SINGAPORE — Since he was just 10 years old, Lee Jin Rui wanted to be an entrepreneur running his own business. His classroom wheeling and dealing earned him hundreds of dollars but also got him into a spot of trouble.
Most of the classes she found cost a few hundred dollars which she said was too expensive for her as a student.
“I asked if I could join his company as an intern after the program because I liked how he gave a lot of real-world examples (in his course)… I wanted to gain more (hands-on) experience also,” she said.
Apart from learning practical digital marketing skills, she also learned interpersonal skills like how to handle clients’ requests.
“I could use the soft skills I learnt even in my studies now, and in the future this knowledge can help me as I am thinking of doing a masters (program) in marketing,” Ms Tran said.
As for 26-year-old William Tan, head of operations at software company MWI Technologies, his knowledge of digital marketing was all self-taught before he joined the programme.
“Hard skills like SEO and all the marketing jargon can be taught, but Jin (referring to Mr Lee) also taught us how to speak to bosses, solve business problems and assign value to the things that we were doing,” Mr Tan said, adding that such soft skills were seldom touched upon in theory.
He said that he has also already implemented the knowledge he gleaned from the two-week course into building the company’s website, utilising SEO to increase the firm’s visibility on the Google search homepage.
“Generous is definitely one way to (describe) this initiative,” he said.
SUPPORT FROM PARENTS, TEACHER AND NOW GIVING BACK
Inspired by a week-long digital marketing course he attended when he was just 14-years-old, Mr Lee wanted to start a programme where learners would be able to have hands-on experience after acquiring new skill sets.
“There was no follow-up after the course ended and I could not put the skills I had learnt to use,” he said, adding that the one-week class was too short to cover enough ground.
“And there were also over 30 people in the class, which was not ideal (for learning).”
Classes at his free training program are limited to six or seven students and span two weeks.
Students also get to partner up with external companies to help with their digital marketing and branding which in turn helps with their skills and resumes, he said.
These include fitness education centre FIT Asia and music school The Music Circle.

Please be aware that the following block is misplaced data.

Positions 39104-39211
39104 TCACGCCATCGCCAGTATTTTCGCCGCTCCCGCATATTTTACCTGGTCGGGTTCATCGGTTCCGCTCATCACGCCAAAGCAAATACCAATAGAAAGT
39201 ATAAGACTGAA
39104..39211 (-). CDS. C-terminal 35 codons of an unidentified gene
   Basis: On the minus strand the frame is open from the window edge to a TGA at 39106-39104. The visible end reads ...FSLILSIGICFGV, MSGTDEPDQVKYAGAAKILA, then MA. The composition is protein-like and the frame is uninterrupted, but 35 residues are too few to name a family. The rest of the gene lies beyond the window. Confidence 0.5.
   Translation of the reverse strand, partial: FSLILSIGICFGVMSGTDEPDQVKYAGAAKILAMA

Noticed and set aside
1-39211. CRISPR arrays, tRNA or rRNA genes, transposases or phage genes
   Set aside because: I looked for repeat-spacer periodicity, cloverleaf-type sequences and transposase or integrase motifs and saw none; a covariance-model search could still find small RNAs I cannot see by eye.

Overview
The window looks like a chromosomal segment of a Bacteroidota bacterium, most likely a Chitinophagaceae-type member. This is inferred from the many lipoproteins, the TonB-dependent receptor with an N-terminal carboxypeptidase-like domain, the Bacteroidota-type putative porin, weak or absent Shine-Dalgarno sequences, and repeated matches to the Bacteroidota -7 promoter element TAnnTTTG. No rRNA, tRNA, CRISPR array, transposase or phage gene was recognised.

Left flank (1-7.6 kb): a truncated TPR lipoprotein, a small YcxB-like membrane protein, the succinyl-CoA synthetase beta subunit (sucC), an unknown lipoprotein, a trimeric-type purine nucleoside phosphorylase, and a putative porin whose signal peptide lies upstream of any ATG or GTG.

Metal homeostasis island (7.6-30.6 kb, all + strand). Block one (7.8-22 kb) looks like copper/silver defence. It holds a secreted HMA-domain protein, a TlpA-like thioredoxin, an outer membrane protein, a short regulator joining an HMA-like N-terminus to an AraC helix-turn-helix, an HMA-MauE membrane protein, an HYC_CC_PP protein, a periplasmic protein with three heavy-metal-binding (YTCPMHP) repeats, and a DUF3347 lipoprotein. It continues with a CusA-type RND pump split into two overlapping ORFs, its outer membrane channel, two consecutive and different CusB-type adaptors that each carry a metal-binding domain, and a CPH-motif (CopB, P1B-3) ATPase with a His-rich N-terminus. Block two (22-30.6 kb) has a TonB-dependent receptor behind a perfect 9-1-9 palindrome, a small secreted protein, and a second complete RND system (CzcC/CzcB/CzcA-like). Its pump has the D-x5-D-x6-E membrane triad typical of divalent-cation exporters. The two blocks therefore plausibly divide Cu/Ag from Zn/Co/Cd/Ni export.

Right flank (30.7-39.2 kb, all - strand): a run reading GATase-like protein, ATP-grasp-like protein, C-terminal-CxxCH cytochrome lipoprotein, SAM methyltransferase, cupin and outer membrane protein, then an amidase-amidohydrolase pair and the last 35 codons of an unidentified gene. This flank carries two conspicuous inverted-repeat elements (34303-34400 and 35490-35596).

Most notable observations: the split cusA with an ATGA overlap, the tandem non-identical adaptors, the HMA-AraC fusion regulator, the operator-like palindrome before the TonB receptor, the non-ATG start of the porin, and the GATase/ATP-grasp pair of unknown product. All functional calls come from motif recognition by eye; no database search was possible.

While many would be impressed with Mr Lee’s achievements at such a young age, he credits the support that he got from his parents and teachers as the main factor.
After he completed primary school in Singapore, Mr Lee’s family relocated to Cape Town, South Africa due to his mother’s interest in the city where she ran a massage therapist business remotely.
During his time there, Mr Lee started an AirBnB-like start-up with some of his friends there.
His teacher there allowed him to take time off school to work on his business, which encouraged him to go forth in growing his company and dabble in different fields.
Mr Lee said that his parents were also very supportive of pursuing his dreams and did not give him any pressure when it came to his studies.
They asked only that he pass his subjects in school.
“My parents were always supportive of all my business ventures.
“I did not receive any financial support from them for my businesses, but they provided me with contacts from their networks which (helped) my business to get that initial capital funding,” he said.
As to why he chose to conduct his lessons for free, Mr Lee said that he did so with the motivation of “giving back” to the community.
“I think it’s giving back. And the concept of giving free value that others would pay for, is something that has worked well for me. So this was my immediate mindset going into Adolet too.”
To aspiring young entrepreneurs, Mr Lee advises putting in the work to grow nascent business ventures, citing sports company Nike’s motto of “Just Do it” as his own mindset when starting out.
“You shouldn’t overthink it and just do it. Don’t expect anything in return when you do something for companies when (you’re starting out) because you can’t have confidence without evidence,” he said.